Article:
5. Put tools in their place (so you can find them the next time you want to use them). Store hand tools in a container—or on a shelf—that’s the right size to keep them one layer deep. When storing power tools, consider getting Velcro® wraps for wire and cord management. Also, avoid using toolboxes that you have to constantly unpack and unfold. “Go for a tool chest on casters with drawers instead,” Lytle says. “Craftsman tool chests are old school, but they do withstand the test of time!” Or consider a built-in workshop with a

separate storage area, as shown in Plan 924-9, by Truoba.

6. Get racks for bikes and off-season sports gear to keep these items corralled and out of the way when not in use. Also, if you have kids, store bikes, scooters, outside toys and pool gear where they can reach them, so it’s easy for them to grab their toys and put them away. 

7. Put holiday decorations up and away. “Holiday decorations and seasonal items are good candidates for storing on top shelves because they typically take up a lot of space and are only used once a year,” LeBlanc says. “Why take up a lower shelf on which you can be storing more frequently used items?” Lytle recommends packing holiday decorations in plastic tubs with very descriptive labels, separating ornaments by color or style (sophisticated vs. rustic, etc.), and getting rid of decorations that are shabby, tacky, or missing parts. 

8. Create a catchall for sports shoes, rain boots, totes and summer/winter accessories. Muddy shoes and sports bags shouldn’t really go in the house if you have room in the garage, LeBlanc says. Plus, when they’re stored near your door, you can grab them and go to your next game without the hassle of trying to find them in the house.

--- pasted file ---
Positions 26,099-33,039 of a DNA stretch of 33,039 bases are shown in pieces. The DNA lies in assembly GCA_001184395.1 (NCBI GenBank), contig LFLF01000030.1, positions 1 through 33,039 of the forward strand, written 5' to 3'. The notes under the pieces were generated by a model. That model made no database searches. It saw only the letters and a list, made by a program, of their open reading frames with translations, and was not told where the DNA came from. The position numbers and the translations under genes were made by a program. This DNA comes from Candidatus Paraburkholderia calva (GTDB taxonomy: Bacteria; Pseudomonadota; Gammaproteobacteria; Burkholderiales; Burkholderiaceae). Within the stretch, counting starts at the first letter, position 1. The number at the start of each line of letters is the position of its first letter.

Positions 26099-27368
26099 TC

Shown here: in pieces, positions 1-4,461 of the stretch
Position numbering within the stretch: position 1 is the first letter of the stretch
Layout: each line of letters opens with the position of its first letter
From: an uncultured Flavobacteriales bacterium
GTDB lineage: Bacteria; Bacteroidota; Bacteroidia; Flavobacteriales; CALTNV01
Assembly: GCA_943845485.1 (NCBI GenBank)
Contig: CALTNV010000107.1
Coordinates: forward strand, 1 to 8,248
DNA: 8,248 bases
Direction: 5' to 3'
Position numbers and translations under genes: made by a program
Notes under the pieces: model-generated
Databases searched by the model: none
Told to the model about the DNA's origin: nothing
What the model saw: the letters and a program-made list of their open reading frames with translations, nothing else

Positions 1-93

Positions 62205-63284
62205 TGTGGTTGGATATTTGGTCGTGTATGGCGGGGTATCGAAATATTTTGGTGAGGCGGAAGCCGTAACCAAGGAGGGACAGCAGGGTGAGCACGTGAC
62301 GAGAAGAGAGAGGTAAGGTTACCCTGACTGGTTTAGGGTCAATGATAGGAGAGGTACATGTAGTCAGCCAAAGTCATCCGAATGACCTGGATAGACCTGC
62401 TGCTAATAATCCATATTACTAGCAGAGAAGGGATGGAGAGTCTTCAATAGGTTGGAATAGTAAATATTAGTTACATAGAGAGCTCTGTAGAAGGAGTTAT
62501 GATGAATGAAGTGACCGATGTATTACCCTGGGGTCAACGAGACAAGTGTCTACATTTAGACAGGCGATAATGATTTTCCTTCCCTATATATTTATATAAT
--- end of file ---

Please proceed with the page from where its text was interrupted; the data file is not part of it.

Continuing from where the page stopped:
9. Lock up ALL chemicals. Keep all chemicals including car fluids, paint, flammable substances and anything dangerous in a locked metal cabinet out of reach of children. Also, remember to make sure that you have proper ventilation when using and storing these items.

10. Lighten up. Add garage lighting so that you can see clearly when looking for things or accomplishing a task.

11. Finish the concrete floors of your garage with an epoxy finish that includes a semi-gloss shine and a little bit of grit. “It looks nicer (and you can make it colorful if you want!!), makes cleaning up oil and other chemicals easier, and provides slip resistance,” Lytle says.

12. Reduce overhead storage and donate. “While overhead storage is a great idea, it’s a pain to access later,” Lytle says. “If you have that much stuff that you aren’t using, consider getting rid of it or passing it to someone who can use it now.” 

But sometimes you just need more room for automobiles, which is where a stacking mechanism might work, as shown in this garage, Plan 930-19, by Sater Design Collection.

However you decide to organize your garage, it’s important to get everyone in your house onboard. “If you’re the only one committed to clean up, then you’ll eventually give up and things will be unorganized again,” LeBlanc says. “Everyone has to be on board to maintain an organized garage.”

Even the garage door is worth reconsidering. Here's a translucent example, from Plan 449-13 by David Cox: bringing daylight with privacy and also as a way to illuminate the driveway at night.